In this copywriting hotseat John Carlton discloses some simple steps we can take to develop a story in our copy:
When we talk about stories that have a visceral impact, I want you to all become that uncle that has a story to tell on Thanksgiving. The best way to develop this thing is to start talking to people. Start talking to people, especially family, because they can’t get away. They have to sit there and listen to you. Start with short stories, just what happened to you.
Ed, did you fly here? What happened on your flight?
Ed: I was in line, and this girl next to me thought she recognized me from a poster she saw in her dormitory, she said it was a bachelorette party and she had this stripper that showed up and had posters of him, and I said ‘well, shit, it could have been me’, because I’ve done that before…and I had a twin brother, too, so we kind of took turns.
John: OK. Really. So it could have been you. Right there…that is a great opening. I wasn’t expecting that. Matt, you have a room, the concierge suite, here, what happened after you left the room, on the way down here?
Matt: I got lost. I got lost and had to ask a girl playing craps, and almost stayed and played.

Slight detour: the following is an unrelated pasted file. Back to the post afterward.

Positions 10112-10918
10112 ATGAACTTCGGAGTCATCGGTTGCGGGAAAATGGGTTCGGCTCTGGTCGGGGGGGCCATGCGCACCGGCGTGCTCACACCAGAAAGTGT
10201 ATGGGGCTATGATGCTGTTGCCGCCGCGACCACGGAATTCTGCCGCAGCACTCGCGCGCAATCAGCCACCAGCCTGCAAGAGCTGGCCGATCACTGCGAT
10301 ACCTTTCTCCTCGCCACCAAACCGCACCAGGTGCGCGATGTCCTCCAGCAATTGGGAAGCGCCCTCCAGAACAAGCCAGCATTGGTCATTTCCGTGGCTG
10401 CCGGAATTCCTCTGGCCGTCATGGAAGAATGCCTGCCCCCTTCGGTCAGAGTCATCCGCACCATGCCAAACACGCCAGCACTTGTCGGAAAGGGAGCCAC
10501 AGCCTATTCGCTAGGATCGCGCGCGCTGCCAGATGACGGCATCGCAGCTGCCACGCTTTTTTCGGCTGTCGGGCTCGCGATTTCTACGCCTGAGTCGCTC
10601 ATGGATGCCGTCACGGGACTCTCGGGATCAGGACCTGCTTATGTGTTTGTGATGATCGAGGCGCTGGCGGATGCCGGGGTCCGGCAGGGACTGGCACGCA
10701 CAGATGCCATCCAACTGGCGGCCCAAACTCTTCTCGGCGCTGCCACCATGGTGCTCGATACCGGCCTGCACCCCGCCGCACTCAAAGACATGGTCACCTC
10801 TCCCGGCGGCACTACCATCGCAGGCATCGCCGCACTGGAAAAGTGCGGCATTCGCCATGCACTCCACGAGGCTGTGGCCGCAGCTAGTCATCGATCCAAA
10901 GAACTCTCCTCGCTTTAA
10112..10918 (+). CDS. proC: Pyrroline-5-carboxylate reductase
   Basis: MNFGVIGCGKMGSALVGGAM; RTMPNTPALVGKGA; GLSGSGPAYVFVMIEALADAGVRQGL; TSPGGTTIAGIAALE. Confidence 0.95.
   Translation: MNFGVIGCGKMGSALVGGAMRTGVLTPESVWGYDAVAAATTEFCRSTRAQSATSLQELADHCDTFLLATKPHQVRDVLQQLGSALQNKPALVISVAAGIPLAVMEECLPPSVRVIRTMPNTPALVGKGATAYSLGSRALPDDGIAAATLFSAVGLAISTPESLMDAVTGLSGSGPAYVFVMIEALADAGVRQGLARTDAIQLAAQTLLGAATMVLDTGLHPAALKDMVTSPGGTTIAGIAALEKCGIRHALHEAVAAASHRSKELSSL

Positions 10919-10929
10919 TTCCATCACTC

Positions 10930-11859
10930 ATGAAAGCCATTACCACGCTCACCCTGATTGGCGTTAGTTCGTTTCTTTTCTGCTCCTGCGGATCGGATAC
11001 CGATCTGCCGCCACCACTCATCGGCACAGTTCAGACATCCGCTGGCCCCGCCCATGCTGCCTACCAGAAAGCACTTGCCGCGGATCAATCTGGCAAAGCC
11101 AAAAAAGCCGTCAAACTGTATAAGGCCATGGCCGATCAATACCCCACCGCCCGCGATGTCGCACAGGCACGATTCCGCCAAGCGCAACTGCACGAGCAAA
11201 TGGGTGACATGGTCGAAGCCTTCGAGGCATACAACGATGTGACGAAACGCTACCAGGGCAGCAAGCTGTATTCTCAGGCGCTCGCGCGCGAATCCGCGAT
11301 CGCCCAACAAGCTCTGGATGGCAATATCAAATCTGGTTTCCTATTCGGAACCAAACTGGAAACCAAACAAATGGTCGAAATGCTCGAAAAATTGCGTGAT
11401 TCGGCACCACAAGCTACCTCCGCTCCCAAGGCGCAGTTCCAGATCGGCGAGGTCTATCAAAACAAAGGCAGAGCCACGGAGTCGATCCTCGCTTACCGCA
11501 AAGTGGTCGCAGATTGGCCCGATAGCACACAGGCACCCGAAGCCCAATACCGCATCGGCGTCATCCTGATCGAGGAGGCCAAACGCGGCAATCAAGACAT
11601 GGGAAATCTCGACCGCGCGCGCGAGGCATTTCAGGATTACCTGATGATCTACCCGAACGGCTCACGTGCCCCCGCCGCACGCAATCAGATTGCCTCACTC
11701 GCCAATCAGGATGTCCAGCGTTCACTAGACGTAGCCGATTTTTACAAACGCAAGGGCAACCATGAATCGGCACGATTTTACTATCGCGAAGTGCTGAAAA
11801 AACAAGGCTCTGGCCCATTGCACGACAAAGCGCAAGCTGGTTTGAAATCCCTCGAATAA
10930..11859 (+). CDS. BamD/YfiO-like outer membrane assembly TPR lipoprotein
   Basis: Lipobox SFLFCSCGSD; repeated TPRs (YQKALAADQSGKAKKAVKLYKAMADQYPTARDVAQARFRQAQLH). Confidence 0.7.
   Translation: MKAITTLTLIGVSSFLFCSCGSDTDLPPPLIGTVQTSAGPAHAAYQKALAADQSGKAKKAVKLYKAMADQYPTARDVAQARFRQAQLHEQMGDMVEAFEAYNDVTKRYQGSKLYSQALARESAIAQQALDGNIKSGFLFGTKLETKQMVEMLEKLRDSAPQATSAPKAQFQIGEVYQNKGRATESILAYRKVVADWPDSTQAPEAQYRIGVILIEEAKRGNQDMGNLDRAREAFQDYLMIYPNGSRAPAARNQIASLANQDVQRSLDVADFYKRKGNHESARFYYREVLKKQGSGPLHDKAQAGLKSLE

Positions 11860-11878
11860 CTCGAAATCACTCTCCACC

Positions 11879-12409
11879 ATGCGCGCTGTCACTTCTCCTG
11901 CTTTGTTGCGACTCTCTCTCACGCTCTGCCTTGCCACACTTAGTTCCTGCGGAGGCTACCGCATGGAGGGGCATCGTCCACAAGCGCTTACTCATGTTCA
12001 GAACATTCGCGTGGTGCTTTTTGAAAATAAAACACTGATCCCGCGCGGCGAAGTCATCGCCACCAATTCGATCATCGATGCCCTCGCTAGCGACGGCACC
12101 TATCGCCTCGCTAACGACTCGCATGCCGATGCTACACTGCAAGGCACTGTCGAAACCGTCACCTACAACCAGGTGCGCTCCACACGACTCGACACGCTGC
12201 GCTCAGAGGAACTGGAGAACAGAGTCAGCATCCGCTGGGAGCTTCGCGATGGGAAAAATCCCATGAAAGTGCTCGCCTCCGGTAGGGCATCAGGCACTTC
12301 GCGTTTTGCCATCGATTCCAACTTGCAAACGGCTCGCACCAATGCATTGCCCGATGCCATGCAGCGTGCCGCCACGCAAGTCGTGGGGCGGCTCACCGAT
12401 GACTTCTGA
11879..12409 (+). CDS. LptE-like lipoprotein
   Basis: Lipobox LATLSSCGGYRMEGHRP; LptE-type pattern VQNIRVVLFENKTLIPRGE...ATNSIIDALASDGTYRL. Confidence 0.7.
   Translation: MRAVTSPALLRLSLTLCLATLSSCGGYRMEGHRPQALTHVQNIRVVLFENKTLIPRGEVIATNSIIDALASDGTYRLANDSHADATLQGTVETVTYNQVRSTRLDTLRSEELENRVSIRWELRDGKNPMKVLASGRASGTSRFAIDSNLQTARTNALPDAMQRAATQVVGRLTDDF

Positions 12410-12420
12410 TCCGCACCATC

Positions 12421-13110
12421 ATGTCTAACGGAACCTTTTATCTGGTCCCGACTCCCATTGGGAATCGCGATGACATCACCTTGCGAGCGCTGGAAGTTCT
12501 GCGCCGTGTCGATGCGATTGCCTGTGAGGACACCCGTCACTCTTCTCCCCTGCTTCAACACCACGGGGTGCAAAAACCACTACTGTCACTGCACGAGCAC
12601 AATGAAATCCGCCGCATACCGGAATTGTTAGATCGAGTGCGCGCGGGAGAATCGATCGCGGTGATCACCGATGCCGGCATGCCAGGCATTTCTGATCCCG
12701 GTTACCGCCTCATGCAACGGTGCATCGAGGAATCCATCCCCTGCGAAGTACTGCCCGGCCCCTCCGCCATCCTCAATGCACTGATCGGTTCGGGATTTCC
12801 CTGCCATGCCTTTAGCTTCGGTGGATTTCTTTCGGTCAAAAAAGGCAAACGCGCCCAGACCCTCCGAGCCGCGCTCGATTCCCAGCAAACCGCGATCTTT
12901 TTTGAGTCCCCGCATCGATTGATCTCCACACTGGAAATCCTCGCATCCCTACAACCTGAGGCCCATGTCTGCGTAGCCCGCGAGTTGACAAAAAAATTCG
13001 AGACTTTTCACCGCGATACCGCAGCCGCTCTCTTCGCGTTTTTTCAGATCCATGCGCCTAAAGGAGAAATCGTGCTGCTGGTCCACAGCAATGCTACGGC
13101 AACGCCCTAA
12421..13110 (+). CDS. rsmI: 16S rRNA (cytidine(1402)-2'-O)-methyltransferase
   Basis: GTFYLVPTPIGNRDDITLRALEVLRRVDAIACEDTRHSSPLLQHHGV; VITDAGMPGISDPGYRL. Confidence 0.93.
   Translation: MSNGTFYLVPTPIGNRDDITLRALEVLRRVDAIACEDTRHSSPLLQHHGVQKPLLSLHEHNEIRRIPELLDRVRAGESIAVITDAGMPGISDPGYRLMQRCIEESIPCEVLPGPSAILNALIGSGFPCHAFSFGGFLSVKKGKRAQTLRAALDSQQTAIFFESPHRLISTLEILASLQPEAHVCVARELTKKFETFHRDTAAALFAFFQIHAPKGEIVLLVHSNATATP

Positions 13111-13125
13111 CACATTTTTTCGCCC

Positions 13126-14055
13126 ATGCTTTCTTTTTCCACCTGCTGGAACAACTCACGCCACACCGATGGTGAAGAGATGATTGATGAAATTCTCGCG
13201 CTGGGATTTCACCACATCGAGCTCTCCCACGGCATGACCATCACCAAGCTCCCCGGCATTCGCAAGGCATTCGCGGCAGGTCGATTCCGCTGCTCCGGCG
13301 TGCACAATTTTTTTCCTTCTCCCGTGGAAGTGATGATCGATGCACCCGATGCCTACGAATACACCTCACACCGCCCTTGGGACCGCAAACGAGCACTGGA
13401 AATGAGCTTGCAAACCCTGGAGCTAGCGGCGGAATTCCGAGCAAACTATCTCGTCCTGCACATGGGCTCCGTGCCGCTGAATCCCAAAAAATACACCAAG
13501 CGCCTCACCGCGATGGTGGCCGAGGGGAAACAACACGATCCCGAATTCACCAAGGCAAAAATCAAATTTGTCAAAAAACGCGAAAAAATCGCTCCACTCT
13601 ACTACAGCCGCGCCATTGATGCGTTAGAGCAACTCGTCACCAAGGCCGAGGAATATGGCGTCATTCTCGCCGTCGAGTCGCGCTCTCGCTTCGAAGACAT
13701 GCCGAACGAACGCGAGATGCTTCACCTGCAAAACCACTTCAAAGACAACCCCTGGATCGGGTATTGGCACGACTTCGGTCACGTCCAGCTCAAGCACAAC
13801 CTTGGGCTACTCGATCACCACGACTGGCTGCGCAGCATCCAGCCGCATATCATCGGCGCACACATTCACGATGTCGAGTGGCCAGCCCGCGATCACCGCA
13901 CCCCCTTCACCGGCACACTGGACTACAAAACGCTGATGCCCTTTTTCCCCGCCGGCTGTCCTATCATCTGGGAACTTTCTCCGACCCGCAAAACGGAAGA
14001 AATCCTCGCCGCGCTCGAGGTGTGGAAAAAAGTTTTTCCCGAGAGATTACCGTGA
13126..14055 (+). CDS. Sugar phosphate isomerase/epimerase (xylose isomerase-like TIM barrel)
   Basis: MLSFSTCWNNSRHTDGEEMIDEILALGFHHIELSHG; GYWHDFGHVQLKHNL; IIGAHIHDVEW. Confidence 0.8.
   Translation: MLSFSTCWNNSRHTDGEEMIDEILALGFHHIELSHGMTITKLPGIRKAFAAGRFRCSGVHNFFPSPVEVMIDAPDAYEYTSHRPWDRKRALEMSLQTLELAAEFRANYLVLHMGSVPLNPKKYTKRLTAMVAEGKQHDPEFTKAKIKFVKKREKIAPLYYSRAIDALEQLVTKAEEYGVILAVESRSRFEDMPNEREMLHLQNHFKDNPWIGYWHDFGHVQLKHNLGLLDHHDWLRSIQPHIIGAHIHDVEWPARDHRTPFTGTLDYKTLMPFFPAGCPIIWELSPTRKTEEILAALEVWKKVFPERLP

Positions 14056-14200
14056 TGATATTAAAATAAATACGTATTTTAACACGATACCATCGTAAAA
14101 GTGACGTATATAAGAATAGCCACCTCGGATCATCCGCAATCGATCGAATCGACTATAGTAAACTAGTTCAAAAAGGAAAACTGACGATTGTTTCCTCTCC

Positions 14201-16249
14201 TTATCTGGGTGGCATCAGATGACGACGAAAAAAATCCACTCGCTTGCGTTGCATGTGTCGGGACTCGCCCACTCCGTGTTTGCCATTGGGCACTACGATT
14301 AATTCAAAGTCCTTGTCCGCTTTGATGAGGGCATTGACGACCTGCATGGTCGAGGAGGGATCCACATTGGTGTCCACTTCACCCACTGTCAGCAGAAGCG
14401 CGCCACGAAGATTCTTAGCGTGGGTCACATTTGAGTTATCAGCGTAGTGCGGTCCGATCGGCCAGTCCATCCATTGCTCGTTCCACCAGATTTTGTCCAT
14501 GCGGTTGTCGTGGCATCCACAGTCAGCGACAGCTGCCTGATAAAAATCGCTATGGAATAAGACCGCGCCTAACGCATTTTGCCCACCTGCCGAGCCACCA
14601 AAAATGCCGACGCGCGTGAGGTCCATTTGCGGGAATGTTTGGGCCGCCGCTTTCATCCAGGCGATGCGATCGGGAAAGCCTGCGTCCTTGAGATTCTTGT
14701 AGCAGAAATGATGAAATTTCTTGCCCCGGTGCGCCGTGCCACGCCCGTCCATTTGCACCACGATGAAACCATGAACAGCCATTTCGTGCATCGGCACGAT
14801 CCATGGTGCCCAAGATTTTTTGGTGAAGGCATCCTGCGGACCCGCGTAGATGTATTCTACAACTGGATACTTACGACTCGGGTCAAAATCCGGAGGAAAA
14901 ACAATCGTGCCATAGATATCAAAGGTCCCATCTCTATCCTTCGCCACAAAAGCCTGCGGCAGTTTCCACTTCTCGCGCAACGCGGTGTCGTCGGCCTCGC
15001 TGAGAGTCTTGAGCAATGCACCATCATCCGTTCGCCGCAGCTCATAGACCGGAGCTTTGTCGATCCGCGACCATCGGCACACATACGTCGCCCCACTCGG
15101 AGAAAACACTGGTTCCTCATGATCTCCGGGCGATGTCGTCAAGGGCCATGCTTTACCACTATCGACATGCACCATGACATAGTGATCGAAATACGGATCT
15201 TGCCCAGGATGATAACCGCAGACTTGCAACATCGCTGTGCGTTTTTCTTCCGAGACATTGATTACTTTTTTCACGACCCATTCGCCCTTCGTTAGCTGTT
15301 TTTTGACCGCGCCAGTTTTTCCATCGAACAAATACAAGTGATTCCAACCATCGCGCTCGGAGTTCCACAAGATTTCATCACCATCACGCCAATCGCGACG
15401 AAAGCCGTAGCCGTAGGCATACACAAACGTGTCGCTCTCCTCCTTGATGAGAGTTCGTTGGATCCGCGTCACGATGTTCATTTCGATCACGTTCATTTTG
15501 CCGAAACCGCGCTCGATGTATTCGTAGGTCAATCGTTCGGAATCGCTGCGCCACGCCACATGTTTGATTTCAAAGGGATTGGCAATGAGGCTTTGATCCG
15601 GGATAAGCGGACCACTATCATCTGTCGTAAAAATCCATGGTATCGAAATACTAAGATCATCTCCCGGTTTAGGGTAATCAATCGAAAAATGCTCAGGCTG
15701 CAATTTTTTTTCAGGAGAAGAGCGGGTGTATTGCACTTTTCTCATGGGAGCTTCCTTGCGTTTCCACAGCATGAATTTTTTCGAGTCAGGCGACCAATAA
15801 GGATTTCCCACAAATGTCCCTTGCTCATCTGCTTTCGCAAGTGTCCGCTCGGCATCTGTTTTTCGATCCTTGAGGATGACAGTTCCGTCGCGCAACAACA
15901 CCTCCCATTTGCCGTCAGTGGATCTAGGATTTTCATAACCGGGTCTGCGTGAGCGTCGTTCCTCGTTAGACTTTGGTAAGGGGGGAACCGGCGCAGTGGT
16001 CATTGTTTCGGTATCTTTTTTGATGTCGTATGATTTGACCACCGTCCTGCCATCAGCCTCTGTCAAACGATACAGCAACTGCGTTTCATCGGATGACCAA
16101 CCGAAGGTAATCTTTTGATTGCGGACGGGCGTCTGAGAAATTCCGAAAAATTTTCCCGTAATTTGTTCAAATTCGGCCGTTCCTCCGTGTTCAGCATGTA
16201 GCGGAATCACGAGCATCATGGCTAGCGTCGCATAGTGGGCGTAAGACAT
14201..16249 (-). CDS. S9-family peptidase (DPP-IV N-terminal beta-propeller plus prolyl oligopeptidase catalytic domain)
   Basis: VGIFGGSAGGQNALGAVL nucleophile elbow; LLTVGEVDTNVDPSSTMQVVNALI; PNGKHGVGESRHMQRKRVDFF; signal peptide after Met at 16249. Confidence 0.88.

John: Almost stayed and played craps? OK. That is the start of a story. Tom, what happened to you last night? Between checking in and getting your room.
Tom: Checking in, I decided to go outside, go for a walk and I ended up in the bookstore, talked to a couple of people along the way, see what Reno was like.
John: And what happened at the bookstore?
Tom: I was looking for some books, ran into a nice looking woman, we were talking business, how to start a business, got her phone number…
John: You dog! He also came back from the bookstore with the book by Gene Simmons of Kiss. Kevin? Did you drive here? You flew? What happened between landing at the airport and getting to the hotel?
Kevin: I wish I had some stories like these guys.
John: OK. Remember, egos are not here. That is the wrong answer. You do have a story. Just back up. This is really good, because a lot of times you guys are going to try to force the story…force the salesmanship or force the story. He was thinking…OK, what do I have for a story. These other guys didn’t have time to think…the story just came out. Just tell me. Just back up. What happened when you got off the plane and got over here?
Kevin: Got on the shuttle, ummm.
John: Was the shuttle on time, did you find it OK?
Kevin: Yes. There was an extremely overweight female driver, was real sweet. Sat across from a couple from Houston, started talking football, basketball…
John: OK, that’s fine, stop. Let’s back up. How did you feel, emotionally, when you were getting off the plane?
Kevin: I’d say it was almost a flatliner, because all I wanted to do was get to the hotel
John: That’s not true. Think about it. No one has flatline emotions until they are laid out on that marble slab. There was no excitement, no sense of anticipation? What does anticipation feel like?
Kevin: My heart rate goes up a little bit, I’m in a better mood, talkative to people.
John: What audience are you after?
Kevin: I’m after property and casualty insurance agencies.
John: That explains it. I was going to say you were an accountant.
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